I actualy find it’s better to ease yourself slowly into the linux world. I started with mdk9.1. I had one heck of a time learning to use it. Now I use gentoo.
I have a friend that introduced me to linux. He hadn’t yet installed it yet at the time. We were both going to learn linux together. Today he uses windows. The learning curve is huge even for a n00b distro, especially if you don’t know where to go to get help. I remember he spent about an hour trying to find out how to shut down the xserver in RH9 so he could install the nvidia drivers. Never did get it to work.
Today I could install those drivers on RH9 in a heart beat. My point is that what you get out of linux is what you make of it. It has nothing to do with your first distro, but of your desire to learn. If you find that the learning curve is greater than your desire to learn, you will get nothing out of it. Except for a newfound appreciation of XP.
from the article about DOS:
I think that experience actually gave me the perseverance to dive into the OS repeatedly. A trait that is really helpful in Linux
This seems to be a big issue in the problem with Linux today.
Its easy GUI -vs- “It will only work if you tweak it”
Back in the 80’s people “HAD” to learn the OS better then people today because the user interface was not as advanced? as it is today.
No one had a problem banging on the command line to get a program to run. Thats just the way it was.
Now that people who were born after 1985 are grown up on Windows, Then I’m afriad everything is different now.
Most average Windows users dont even know that the CLI is even there!. Even the power users only know the basic commands like IPCONFIG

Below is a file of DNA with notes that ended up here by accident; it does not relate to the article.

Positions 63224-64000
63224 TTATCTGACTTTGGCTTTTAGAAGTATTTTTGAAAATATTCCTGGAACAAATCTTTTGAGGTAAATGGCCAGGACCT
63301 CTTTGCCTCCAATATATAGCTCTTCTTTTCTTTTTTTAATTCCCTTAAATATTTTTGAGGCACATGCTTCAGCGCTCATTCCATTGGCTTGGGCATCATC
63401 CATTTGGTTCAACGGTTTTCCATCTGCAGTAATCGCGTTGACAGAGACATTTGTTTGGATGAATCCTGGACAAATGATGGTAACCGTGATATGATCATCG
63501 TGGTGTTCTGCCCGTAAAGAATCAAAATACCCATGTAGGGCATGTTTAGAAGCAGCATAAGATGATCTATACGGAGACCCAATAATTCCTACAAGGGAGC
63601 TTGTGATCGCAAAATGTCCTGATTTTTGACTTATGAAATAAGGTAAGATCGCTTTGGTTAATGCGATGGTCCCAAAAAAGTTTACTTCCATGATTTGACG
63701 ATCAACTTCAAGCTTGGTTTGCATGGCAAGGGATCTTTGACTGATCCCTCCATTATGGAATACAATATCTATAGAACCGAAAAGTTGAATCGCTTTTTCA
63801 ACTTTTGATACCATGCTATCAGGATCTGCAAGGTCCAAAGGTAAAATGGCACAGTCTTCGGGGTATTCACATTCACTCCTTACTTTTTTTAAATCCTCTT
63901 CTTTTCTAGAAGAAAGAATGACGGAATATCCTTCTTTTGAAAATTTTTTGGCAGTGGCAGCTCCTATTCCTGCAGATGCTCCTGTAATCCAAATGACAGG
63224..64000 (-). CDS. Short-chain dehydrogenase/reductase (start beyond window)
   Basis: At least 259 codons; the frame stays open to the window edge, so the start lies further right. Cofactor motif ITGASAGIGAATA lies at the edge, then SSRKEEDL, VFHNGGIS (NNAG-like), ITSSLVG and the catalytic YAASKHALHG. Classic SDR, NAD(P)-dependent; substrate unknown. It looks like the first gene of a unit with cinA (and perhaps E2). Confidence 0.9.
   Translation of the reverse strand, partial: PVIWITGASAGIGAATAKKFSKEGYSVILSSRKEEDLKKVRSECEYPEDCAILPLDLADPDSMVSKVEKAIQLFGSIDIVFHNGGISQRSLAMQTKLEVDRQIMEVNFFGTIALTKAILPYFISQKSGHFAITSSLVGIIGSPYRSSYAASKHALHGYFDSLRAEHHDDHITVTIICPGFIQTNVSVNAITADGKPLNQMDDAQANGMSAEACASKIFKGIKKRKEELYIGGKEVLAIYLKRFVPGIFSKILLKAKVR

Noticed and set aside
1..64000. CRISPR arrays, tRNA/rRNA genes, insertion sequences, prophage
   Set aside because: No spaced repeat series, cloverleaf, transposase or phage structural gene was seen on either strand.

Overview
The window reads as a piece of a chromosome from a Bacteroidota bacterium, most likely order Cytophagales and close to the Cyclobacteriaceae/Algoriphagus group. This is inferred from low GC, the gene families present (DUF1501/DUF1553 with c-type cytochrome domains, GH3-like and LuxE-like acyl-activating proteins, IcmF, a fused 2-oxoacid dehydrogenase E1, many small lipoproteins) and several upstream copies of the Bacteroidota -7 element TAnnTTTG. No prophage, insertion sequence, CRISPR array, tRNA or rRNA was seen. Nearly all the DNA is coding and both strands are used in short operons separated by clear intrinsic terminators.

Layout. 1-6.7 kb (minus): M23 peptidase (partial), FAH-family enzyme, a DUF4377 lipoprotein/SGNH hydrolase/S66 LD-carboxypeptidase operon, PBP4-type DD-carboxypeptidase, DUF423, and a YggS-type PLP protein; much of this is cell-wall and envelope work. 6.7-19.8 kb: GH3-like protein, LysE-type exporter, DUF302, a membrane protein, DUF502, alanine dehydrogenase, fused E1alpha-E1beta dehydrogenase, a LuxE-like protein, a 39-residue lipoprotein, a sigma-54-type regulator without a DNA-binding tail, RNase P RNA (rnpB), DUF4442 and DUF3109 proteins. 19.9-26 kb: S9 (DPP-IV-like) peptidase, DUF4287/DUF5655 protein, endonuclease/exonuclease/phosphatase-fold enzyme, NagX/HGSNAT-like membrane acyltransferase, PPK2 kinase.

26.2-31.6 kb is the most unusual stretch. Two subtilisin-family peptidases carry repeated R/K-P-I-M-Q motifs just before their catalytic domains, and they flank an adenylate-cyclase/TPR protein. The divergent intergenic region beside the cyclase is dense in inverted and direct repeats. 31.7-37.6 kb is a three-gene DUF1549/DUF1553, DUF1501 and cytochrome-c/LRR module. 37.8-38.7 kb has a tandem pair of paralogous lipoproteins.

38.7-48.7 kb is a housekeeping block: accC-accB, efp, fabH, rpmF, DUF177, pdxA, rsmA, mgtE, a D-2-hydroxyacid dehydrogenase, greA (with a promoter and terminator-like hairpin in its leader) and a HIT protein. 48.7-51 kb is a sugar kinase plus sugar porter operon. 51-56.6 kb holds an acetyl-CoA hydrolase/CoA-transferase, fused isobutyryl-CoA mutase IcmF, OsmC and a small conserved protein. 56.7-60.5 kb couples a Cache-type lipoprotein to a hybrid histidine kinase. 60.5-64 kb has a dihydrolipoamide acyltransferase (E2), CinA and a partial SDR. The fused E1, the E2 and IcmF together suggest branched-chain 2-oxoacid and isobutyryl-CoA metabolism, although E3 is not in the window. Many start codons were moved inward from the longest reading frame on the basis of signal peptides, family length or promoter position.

I’m not a Mac fan, but they seem to have the OS done right. Its unix that you can control everything from a GUI. The command line is still there if you need it.
The first time I tried Gentoo Portage was indeed buggy as hell and I switched to Source Mage where I was much happier. But when the latest version of Gentoo was released I tried it again, and I must admit this time around my impressions have been a lot more positive. It all goes around in circles, doesn’t it? Source Mage seems to be going through a period of instability at the moment, as does Arch… Not to worry, no doubt things will change in due time.
That’s why I never complain about “too many distros”!
I think such ditros are good for noobs that like to just get their work done. I know comming from windows that M$ Os’es do take a lot of work to keep running and I just got sick of it!
So instead of service packs, av’s, dlls and registry keys I switched to Linux.
I first met Linux on a webserver and was amazed at how stable and secure it was, pluse all the things that you could do that a windows user would probably pirate or pay huge amounts of money for.
I then moved it to the deskop and became very happy with it. I use RH9 for my media (Downloading ripping and burning movies and music etc) And SuSE for work. I customized the GUI as I would like it and I was on my way. Loved Linux after that!
Gentoo was my first Linux Distro and I haven’t looked back, I have tried other Distros, i.e. Fedora, Slackware, Debian, but after using Gentoo, with its speed, bleeding-edge software, controllability, and overall comfort level, it seems to be the best I have found.
Although I’m no longer using it myself, Sorcerer is by far the most user-friendly source-based distro I’ve came across. At least it was the last I time I used it (about a year ago).